A pie with a beautiful lattice crust—one of the
|While the French have the reputation as the great pastry makers, the Egyptians, who were great bread bakers, worked out the details of early pastry. Theirs was a savory pastry: a dough of flour and water paste to wrap around meat and soak up the juices as it cooked. Pastry was further developed in the Middle East and brought to Europe by the Muslims in the 7th century. By medieval times, pies had developed, and the pastry was used to provide a casing for the various fillings. By the 17th century both flaky and puff pastries were in use, with pastry chefs working intricate patterns on the crusts. And thank goodness, because who doesn’t enjoy a great piece of pie!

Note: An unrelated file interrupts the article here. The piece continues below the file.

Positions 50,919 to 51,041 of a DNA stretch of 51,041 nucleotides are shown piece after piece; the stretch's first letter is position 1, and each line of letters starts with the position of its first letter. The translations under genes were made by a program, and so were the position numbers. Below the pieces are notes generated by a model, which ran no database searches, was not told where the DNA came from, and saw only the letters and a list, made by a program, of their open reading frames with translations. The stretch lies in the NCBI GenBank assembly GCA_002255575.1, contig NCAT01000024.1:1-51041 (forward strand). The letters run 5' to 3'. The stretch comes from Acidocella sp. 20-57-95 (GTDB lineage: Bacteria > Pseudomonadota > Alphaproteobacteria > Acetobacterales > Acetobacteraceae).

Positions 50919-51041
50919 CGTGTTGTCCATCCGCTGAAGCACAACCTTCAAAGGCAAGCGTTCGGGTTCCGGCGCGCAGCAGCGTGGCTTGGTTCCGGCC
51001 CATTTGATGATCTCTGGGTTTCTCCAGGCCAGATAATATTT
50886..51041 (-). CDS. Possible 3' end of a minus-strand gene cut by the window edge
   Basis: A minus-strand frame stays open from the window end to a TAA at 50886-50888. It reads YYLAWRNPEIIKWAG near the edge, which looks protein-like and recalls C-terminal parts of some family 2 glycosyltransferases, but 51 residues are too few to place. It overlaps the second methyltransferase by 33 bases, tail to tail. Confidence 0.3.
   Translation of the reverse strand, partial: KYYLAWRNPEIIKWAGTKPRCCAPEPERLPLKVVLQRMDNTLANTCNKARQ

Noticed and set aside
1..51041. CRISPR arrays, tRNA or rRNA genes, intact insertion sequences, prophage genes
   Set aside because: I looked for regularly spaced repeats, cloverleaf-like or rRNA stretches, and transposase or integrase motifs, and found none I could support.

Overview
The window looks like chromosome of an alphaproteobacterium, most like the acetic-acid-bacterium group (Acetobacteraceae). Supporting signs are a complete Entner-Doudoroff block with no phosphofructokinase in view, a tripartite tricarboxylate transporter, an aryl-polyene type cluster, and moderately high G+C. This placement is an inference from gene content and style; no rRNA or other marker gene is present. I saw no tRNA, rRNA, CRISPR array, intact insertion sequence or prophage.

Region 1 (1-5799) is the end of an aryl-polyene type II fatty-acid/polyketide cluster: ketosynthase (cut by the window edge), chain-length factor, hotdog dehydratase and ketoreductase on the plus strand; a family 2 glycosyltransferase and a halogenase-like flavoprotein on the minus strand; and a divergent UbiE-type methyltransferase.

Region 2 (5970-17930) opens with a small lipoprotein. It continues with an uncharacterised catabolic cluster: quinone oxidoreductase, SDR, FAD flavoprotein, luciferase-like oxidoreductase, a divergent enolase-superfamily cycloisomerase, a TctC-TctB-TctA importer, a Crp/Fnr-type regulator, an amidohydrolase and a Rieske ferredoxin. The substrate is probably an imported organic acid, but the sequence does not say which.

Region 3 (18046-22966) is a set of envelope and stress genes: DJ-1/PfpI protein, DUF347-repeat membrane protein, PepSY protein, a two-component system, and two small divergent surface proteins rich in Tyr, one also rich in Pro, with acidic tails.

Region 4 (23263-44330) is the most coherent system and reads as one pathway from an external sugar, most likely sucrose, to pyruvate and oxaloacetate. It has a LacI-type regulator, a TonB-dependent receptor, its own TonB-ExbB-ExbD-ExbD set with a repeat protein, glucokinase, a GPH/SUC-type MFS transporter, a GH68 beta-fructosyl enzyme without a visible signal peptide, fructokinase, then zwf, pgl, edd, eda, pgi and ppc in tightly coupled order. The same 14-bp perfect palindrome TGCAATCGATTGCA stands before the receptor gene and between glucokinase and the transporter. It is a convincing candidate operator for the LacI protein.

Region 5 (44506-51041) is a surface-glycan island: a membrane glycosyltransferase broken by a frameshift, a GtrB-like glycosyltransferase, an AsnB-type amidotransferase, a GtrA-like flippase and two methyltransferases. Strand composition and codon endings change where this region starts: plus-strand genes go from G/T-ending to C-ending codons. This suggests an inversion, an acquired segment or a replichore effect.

But do you know the difference between short crust and plain pastry crust? The difference between puff pastry and phyllo? A cobbler and a crisp? And what is a Black Bottom Pie, anyway? Explore the world of baked wonders in THE NIBBLE’s newest food glossary, the nine-page Pie & Pastry glossary.
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